Four years have passed since the Flight 3407 crash and most of the families who lost loved ones have settled their lawsuits and, as much as possible, moved on with their lives.

But for a dozen or more who have not, the opportunity to resume their legal fight over the Clarence Center crash is finally arriving after a year of waiting.

A federal bankruptcy judge in Manhattan cleared the way for families of Continental Connection Flight 3407 to continue their wrongful death lawsuits when he approved a reorganization plan this week that makes Pinnacle Airlines a unit of Delta Air Lines.

The judge’s ruling means his court-ordered stay against the suits can be lifted next month when Pinnacle, which owned the twin-engine turboprop that crashed Feb. 12, 2009, expects to emerge from bankruptcy.

“Obviously, it allows the families to resume the prosecution of their wrongful death suits,” said Hugh M. Russ III, an attorney for several families. “But more importantly, it enables the families to move toward the closure that has eluded them. Nothing is worse than waiting without action.”

Lawyers say the stay, which was enacted as part of Pinnacle’s bankruptcy protection, caused the families’ lawsuits to grind to a halt.

Most of the families in the Flight 3407 case have settled their claims – sources say the settlements are in the area of seven figures – but about 15 of the original 49 suits remain unresolved.

“The frustration of the bankruptcy shield has delayed but not deterred the families from seeking justice for the loved ones who were lost in this avoidable catastrophe,” said Terrence M. Connors, a lawyer for several families.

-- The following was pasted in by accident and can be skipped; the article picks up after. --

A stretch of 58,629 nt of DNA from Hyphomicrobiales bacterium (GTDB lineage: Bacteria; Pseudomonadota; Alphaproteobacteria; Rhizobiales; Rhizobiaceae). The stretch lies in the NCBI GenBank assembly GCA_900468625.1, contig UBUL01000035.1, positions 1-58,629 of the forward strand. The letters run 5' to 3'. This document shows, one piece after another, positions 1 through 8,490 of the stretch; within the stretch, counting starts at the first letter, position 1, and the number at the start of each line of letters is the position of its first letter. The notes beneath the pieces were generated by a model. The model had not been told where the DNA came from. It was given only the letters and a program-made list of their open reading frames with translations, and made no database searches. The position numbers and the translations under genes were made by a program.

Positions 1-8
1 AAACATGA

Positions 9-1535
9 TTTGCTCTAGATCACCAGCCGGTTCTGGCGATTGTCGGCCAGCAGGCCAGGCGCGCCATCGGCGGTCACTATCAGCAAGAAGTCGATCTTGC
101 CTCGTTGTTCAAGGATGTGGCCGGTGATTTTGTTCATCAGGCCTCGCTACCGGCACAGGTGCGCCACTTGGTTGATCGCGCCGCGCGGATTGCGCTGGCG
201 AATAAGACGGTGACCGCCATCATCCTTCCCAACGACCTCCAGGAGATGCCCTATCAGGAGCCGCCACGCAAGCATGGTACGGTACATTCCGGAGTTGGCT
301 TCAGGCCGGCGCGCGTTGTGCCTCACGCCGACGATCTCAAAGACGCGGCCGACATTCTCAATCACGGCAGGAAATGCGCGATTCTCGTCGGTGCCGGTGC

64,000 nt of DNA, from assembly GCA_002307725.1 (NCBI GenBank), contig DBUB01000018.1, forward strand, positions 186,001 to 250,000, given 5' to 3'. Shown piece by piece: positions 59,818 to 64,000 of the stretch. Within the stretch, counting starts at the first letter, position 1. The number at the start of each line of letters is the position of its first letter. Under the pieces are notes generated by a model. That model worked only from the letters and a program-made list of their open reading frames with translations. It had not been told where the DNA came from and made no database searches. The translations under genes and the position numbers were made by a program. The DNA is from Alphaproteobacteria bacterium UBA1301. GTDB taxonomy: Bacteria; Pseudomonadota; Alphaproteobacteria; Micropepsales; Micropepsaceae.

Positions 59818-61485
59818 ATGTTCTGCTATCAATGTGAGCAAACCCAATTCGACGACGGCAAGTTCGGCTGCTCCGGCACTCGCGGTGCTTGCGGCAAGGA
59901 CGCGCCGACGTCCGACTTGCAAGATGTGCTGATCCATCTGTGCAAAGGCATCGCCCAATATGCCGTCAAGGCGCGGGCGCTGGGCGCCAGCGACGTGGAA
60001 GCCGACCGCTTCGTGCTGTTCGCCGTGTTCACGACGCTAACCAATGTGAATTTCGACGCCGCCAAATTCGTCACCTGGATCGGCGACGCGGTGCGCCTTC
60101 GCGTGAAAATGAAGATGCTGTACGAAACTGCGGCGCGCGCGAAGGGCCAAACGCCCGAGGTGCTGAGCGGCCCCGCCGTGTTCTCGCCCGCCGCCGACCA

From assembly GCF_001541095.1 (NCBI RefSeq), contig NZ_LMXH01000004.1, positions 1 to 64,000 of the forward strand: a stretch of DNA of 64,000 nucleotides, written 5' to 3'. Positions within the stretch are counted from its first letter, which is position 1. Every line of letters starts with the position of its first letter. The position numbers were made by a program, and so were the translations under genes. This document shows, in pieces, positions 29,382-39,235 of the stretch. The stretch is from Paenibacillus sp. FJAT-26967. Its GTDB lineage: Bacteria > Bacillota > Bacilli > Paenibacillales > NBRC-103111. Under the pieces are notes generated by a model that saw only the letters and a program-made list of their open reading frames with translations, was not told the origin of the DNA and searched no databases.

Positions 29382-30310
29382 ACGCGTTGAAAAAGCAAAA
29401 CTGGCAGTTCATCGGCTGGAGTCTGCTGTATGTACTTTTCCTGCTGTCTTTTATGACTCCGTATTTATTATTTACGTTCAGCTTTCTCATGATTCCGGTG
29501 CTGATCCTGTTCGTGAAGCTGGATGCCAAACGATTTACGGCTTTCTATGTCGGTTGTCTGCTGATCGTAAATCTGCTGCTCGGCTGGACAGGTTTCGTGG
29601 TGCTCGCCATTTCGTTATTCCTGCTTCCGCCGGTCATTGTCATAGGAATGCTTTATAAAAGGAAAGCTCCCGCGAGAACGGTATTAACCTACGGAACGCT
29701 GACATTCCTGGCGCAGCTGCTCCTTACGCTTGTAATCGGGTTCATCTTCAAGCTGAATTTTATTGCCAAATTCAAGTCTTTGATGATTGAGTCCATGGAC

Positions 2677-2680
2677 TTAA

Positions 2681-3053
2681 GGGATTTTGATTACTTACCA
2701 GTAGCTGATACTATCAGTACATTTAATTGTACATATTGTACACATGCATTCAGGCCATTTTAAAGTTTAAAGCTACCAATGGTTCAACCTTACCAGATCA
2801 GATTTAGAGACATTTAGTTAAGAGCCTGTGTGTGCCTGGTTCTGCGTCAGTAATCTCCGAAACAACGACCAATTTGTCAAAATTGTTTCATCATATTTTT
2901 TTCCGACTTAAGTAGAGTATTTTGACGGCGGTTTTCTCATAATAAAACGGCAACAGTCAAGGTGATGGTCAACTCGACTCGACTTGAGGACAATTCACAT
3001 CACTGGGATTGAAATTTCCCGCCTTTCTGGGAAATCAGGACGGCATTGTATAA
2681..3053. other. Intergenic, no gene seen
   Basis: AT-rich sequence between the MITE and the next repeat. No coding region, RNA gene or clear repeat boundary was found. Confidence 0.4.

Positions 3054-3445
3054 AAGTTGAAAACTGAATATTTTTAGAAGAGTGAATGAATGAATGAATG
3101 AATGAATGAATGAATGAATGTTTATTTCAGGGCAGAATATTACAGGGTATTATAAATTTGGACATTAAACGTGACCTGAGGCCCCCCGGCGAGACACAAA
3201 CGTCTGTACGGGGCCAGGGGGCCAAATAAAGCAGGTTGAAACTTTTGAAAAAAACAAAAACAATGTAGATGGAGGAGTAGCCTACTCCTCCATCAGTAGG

Unlike the bankruptcy case, the wrongful-death suits are being handled here in Buffalo by Chief U.S. District Judge William M. Skretny.

The suits stem, in large part, from a federal investigation that blamed the crash on pilot error. The families have tried to make the case that Pinnacle’s pilots were not well-trained and that the airline required pilots to fly despite illness and fatigue.

While Russ welcomes an end to the stay, he expects one of its consequences to be a delay in the trial scheduled for later this year.

“I don’t envision a trial in 2013,” he said. “We’re not starting over again, but we haven’t done anything in a year.”

Pinnacle filed for Chapter 11 bankruptcy protection in April of last year after indicating that it was having cash-flow problems.

Unfortunately for the families, the bankruptcy filing meant a mandatory stay on their pending lawsuits in Buffalo.

Twice over the next year, the families asked the bankruptcy court to lift its stay and argued that Pinnacle’s insurance company, not the airline, ultimately would be responsible for any damages awarded in the lawsuits.

The court rejected those requests but, as part of its ruling this week, indicated Pinnacle’s insurer – the company has a $1.7 billion policy – ultimately may be responsible for any and all claims, including punitive damage claims, made by the families.

Next month, when Pinnacle emerges from bankruptcy, the families will finally get their wish and ultimately their day in court.

“The Bankruptcy Court’s approval of our plan of reorganization represents an important milestone in our restructuring," Pinnacle said in a statement.

The airline said it expects to leave its bankruptcy protection on May 1 as a wholly-owned subsidiary of Delta.

The plane that crashed in Clarence was owned and operated by Colgan Air, which was part of Pinnacle, and flew under the Continental Connection banner.

Continental, which has since merged with United Airlines, contracted with Colgan to operate Flight 3407.